ALP asks Aussies to take in boat people
Government asks Aussie residents to take in refugees
- by: By Simon Benson
- From: The Daily Telegraph <http://www.dailytelegraph.com.au>
THE Federal Government will pay families up to $300 a week to temporarily house asylum seekers in their homes to help deal with the increasing flood of arrivals.
With the Immigration Department now facing a potential shortage of community housing to accommodate detainees who are being released into the community, the Government has turned to householders for help.
Under a plan slated to start next month, the Government will seek to access the 5000 homes registered under the privately run Australian Homestay Network (AHN) to host asylum seekers released from detention on bridging visas.
AHN was originally established to provide short-term private home accommodation and board for international students.
The organisation, which first approached the Federal Government with the plan last year, began writing to its national client base three weeks ago seeking applications from home owners to house asylum seekers.
The Immigration Department confirmed it would pay for security vetting and training for families which want to take up the offer.
It will also pay a weekly stipend of between $220 and $300 to families to cover food and board for detainees.
Almost 1000 detainees have been released into the community over the past two months, since the Government’s change of policy last year to ease pressure on detention centres.
The high cost of the Community Placement Network plan is expected to be allocated from the existing detention centre funding, which will be revealed in next week’s Budget.
The AHN, which was set up to accommodate international students for short periods in family homes, claimed the initial period of housing for asylum seekers would be for six weeks, but could be extended.
“The Community Placement Network is an initiative designed to provide short-term accommodation (for) eligible asylum seekers while they independently source longer term sustainable accommodation in the community,” AHN executive chairman David Bycroft said.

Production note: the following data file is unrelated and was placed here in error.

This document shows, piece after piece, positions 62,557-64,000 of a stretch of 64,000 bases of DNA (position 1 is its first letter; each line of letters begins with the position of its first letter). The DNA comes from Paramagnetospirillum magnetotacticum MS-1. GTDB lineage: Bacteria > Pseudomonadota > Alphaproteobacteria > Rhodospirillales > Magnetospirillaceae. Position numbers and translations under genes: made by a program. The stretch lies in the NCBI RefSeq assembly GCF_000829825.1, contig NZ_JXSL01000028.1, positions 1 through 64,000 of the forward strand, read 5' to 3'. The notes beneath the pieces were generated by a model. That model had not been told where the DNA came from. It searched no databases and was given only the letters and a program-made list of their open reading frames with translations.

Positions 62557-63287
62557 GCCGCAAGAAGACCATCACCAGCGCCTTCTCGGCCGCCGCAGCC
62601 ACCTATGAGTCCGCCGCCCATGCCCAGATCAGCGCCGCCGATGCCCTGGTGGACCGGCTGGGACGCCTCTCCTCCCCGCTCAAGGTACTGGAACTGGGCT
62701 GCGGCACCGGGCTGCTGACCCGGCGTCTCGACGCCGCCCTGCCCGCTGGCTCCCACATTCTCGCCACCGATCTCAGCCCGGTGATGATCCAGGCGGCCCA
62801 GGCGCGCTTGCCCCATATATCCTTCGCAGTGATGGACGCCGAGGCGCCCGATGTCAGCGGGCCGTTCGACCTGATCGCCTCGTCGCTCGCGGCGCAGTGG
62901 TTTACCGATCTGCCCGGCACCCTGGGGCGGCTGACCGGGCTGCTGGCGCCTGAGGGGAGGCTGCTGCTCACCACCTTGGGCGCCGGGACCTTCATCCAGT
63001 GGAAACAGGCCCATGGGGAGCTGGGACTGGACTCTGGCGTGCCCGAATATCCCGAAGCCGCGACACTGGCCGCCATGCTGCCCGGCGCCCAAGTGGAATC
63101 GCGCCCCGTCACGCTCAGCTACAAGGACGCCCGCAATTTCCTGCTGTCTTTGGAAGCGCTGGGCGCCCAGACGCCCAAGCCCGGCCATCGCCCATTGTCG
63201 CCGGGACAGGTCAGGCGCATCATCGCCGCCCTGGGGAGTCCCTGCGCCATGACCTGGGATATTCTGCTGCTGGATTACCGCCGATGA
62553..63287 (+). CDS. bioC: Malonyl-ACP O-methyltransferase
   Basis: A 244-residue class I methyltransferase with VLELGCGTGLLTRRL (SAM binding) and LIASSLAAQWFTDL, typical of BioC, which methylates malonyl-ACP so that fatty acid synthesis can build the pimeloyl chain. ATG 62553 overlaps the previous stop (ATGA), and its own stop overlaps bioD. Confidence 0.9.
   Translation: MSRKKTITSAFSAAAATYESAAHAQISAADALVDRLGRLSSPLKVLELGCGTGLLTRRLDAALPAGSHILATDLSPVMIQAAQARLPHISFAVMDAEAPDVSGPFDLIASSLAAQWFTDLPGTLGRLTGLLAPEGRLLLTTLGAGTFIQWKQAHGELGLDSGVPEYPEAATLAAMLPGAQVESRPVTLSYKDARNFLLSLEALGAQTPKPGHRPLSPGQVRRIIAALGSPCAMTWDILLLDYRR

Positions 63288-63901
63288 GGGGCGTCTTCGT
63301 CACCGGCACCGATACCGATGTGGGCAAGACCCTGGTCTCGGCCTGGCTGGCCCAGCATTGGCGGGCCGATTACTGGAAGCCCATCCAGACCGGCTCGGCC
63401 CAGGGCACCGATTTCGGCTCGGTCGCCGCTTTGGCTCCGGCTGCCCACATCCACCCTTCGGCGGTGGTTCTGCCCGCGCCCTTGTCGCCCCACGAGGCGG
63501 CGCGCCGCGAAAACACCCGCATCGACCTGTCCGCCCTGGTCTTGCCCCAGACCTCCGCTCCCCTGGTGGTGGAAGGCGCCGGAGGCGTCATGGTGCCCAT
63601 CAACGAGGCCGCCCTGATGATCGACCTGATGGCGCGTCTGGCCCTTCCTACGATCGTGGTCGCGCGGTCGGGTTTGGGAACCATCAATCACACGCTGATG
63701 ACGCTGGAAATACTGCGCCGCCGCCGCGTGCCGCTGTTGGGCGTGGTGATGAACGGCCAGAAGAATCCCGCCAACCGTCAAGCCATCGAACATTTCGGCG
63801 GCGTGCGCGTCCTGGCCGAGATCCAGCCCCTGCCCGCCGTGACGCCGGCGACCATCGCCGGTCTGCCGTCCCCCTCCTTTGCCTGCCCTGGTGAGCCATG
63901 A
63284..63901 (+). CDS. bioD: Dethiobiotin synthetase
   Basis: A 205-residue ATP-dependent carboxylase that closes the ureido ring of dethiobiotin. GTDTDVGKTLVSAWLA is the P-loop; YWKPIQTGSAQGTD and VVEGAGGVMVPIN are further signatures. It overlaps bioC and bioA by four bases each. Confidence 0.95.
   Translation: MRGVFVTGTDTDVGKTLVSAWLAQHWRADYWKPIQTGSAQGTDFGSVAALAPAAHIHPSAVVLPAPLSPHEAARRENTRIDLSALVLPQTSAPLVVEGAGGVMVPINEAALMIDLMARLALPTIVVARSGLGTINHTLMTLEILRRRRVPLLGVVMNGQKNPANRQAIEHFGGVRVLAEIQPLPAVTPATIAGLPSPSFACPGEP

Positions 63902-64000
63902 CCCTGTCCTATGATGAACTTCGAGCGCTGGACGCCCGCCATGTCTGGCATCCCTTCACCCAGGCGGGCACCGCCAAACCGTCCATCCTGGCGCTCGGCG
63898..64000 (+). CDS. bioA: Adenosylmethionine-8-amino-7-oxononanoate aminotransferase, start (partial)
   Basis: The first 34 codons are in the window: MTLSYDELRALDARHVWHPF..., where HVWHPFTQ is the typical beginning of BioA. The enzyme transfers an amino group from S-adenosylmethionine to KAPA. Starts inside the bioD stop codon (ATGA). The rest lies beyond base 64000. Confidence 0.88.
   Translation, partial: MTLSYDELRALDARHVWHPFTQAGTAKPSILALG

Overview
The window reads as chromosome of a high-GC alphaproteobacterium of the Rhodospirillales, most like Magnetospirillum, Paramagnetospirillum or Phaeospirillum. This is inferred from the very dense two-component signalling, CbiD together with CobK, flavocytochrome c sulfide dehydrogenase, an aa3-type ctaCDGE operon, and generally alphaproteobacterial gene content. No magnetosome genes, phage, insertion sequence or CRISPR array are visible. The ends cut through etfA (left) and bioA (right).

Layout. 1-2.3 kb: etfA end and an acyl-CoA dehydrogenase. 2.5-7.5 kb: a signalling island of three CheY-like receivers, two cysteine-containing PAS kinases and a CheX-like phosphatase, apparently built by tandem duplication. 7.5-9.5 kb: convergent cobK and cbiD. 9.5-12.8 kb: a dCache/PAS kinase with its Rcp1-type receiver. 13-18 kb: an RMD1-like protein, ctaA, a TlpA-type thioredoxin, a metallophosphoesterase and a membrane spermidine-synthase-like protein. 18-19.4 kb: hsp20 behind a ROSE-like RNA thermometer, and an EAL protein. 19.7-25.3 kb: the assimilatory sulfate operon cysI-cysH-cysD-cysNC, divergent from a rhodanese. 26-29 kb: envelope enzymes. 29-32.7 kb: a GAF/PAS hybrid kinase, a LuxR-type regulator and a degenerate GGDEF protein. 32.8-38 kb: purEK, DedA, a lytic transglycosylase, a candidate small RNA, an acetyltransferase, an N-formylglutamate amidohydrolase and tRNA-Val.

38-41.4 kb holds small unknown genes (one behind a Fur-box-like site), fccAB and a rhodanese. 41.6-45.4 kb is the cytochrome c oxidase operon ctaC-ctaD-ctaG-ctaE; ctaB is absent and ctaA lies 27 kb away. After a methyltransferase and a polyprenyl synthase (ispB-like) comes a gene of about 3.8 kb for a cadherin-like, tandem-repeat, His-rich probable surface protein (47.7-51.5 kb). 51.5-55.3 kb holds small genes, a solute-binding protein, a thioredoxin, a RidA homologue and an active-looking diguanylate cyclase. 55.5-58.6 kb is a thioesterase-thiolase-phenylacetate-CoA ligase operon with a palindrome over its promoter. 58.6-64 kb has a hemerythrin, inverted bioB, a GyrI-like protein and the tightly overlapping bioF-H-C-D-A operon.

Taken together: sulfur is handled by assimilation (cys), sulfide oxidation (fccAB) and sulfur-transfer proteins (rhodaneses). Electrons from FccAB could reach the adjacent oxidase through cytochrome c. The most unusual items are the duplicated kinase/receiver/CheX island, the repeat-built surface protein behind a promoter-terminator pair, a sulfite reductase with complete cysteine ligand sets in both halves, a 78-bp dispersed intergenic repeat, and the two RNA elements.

“The CPN is for people interested in assisting asylum seekers to live in the community on a bridging visa while awaiting the resolution of their immigration status. It is not for people interested in international student hosting.”
The Refugee Council of Australia has backed the plan, claiming it would allow more people to be released from detention and live in the community while their applications were processed.
“Mandatory detention makes people mentally ill and is expensive,” the council’s CEO Paul Power said.
Opposition immigration spokesman Scott Morrison slammed the plan, claiming it confirmed the Government had reached the point of desperation: “Labor’s decision to house adult male asylum seekers released on bridging visas in the spare rooms of Australian families is a desperate, reckless policy from a government that has lost control.
“When Australians expressed concern about rising costs of living, this was not an invitation for Julia Gillard to supplement household incomes by offering to pay the rent on your spare room or granny flat for asylum seekers.
“The fact Australian families are now being asked to house asylum seekers who have arrived illegally by boat, including those whose claims have been rejected, shows just how desperate Labor have become over their failed border protection policies which have seen almost 17,000 people now arrive on 301 boats.”
A spokesman for Immigration Minister Chris Bowen, said: “This is yet another cheap shot from the Coalition, who like to demonise asylum seeker issues.”